Atlanta’s High Museum of Art has announced multimedia artist Ebony G. Patterson as the winner of its 2023 David C. Driskell Prize for her contributions to the field of African American art. Patterson will receive a $50,000 cash award and will be honored at a gala event to take place April 28. The museum has awarded the prize annually since 2005 in an effort to elevate and promote the work of African American artists and scholars.
Patterson, who was born in Kingston, Jamaica, and splits her time between that city and Chicago, investigates issues surrounding identity, the body, and social and political injustice through a practice spanning drawing, painting, collage, photography, installation, and performance. She is known for her massive brightly hued tapestries created from materials including faux flowers, beads, glitter, sequins, toys, and jewelry. Patterson rose to prominence with her ongoing series “Gangstas for Life,” begun in 2008 and examining concepts of masculinity within the context of dancehall culture.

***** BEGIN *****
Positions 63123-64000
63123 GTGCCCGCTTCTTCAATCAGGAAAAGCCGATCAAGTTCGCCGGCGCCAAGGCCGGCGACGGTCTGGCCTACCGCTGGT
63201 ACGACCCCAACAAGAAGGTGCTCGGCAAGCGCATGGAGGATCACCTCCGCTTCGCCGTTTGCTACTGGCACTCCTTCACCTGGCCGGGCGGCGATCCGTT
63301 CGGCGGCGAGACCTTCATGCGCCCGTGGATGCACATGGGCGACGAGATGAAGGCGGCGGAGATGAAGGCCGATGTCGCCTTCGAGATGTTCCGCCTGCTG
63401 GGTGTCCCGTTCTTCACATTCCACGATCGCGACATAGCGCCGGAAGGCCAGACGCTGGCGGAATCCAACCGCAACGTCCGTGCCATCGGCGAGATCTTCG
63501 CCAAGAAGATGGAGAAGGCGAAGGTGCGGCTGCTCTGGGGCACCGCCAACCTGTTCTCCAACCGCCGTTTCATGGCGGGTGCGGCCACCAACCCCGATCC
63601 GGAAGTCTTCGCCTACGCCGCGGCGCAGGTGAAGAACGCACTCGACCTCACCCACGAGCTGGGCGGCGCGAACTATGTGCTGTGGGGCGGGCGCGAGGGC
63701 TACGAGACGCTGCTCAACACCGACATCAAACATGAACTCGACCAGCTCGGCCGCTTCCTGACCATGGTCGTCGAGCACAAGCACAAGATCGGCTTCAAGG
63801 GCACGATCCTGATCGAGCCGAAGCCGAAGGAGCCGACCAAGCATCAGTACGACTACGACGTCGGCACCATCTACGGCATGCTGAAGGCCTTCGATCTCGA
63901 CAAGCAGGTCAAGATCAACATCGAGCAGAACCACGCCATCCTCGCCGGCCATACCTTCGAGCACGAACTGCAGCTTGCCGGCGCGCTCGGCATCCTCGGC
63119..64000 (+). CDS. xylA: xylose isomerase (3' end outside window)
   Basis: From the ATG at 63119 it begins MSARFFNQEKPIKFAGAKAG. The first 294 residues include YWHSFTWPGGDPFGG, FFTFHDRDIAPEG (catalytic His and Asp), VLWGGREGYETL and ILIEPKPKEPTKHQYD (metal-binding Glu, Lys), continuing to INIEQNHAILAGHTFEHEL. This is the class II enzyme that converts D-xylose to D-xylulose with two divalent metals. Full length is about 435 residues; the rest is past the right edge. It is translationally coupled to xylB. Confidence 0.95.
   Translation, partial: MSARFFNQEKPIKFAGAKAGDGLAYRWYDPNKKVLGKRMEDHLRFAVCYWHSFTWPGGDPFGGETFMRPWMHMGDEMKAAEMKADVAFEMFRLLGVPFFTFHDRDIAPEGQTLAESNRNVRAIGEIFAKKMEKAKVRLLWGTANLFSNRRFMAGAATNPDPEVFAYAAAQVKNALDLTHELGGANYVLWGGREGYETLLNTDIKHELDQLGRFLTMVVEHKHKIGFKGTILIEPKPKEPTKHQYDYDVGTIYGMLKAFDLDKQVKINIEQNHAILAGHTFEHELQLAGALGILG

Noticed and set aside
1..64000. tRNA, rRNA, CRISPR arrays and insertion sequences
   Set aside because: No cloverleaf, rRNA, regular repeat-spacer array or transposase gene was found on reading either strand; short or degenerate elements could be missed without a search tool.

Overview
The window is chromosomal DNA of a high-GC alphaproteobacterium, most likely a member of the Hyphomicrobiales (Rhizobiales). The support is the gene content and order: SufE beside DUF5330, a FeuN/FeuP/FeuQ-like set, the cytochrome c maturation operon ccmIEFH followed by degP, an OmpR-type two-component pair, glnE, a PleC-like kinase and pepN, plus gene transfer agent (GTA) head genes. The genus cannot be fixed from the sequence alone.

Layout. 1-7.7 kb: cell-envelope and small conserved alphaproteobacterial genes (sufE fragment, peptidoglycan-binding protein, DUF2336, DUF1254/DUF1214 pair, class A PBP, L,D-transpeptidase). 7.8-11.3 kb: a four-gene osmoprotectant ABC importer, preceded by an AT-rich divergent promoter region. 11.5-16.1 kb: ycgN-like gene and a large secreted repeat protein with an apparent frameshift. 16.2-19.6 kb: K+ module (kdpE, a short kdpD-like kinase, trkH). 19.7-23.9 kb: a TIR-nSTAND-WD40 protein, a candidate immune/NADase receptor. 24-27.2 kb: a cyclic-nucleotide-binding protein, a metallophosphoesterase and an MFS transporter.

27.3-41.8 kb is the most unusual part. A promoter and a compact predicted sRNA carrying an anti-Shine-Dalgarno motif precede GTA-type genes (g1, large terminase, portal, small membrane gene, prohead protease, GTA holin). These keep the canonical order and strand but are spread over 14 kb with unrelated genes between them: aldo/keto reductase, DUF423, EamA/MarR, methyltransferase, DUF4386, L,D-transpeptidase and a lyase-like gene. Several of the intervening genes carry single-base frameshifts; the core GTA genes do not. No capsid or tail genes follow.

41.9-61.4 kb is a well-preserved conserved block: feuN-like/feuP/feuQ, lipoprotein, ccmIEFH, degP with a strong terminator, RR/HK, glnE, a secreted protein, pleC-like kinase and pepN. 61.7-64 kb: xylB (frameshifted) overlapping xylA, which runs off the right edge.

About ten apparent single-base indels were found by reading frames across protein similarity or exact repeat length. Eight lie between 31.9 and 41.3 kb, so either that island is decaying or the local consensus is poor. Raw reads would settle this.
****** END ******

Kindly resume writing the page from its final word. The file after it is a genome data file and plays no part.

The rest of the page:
“Patterson’s striking work commemorates the lives and struggles of marginalized people throughout the world. In doing so, she asks viewers to consider tough questions regarding social and racial inequality globally,” said High Museum director Rand Suffolk. “We are honored to recognize her important practice and considerable contributions to African American art with the 2023 Driskell Prize.” The museum acquired her 2018 work . . . they stood in a time of unknowing . . . for those who bear/bare witness, which appeared in its 2022 exhibition “What Is Left Unspoken, Love.”
Solo exhibitions of Patterson’s work are forthcoming at the New York Botanical Garden and the Arnolfini Museum in Bristol, England. She is serving alongside curator Miranda Lash as co-artistic director of Prospect.6 and is the first artist to hold the position; the latest iteration of the New Orleans triennial is scheduled to launch in 2024. Patterson is also the recipient of the Alturas Foundation Grant (2020), the United States Artists Award (2018), a Louis Comfort Tiffany Foundation Grant (2017), a Joan Mitchell Foundation Grant (2015) and an Andy Warhol Foundation Grant, in collaboration with Small Axe (2014).